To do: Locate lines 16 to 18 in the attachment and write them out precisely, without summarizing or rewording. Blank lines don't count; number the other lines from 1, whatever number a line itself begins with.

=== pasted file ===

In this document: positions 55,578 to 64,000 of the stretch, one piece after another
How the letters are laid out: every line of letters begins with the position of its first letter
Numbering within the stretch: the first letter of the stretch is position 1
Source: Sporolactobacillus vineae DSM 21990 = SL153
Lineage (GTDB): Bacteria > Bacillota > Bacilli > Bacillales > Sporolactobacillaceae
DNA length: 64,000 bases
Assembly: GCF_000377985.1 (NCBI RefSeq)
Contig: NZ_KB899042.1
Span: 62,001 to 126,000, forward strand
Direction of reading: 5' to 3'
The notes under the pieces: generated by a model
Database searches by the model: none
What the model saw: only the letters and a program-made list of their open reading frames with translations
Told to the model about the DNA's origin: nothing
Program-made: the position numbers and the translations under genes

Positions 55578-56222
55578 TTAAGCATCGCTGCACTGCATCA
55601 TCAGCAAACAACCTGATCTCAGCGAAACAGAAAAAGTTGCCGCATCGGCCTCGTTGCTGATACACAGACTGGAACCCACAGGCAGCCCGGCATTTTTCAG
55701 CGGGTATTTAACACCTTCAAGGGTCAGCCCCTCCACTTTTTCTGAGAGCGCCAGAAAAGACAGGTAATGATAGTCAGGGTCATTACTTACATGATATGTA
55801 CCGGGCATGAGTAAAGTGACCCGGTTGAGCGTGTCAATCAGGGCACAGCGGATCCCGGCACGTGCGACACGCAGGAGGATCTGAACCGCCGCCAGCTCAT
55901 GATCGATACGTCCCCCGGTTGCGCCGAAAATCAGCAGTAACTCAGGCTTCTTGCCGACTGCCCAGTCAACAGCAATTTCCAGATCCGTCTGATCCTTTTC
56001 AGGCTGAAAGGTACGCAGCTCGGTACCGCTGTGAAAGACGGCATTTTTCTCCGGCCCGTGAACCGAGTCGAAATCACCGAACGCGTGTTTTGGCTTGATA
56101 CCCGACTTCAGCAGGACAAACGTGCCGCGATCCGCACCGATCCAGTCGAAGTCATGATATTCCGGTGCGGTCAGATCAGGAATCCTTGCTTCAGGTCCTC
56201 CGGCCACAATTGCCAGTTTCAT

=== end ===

Positions 55578-56222
55578 TTAAGCATCGCTGCACTGCATCA
55601 TCAGCAAACAACCTGATCTCAGCGAAACAGAAAAAGTTGCCGCATCGGCCTCGTTGCTGATACACAGACTGGAACCCACAGGCAGCCCGGCATTTTTCAG